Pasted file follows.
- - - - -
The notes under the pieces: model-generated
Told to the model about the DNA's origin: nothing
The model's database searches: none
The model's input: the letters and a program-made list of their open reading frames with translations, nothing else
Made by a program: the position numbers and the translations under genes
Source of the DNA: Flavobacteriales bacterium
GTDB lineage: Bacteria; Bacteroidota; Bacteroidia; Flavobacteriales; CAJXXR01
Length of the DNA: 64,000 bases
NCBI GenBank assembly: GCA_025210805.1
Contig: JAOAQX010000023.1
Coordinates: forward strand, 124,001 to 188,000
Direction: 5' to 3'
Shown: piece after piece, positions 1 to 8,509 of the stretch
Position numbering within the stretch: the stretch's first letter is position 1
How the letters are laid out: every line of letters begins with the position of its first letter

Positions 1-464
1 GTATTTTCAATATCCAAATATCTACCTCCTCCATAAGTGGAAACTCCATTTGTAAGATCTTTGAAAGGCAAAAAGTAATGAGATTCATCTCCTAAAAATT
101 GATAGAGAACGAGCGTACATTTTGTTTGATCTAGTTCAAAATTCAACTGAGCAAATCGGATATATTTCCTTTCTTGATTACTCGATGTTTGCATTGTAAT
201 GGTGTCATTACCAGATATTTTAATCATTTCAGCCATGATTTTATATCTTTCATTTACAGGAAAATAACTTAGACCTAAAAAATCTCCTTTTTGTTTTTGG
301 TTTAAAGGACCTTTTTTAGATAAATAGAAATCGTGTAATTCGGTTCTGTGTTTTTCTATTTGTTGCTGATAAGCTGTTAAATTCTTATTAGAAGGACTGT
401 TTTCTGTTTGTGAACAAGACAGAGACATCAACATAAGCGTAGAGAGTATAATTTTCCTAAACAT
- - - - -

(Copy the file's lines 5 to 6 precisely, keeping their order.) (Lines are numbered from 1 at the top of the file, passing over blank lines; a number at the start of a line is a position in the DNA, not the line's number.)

Made by a program: the position numbers and the translations under genes
Source of the DNA: Flavobacteriales bacterium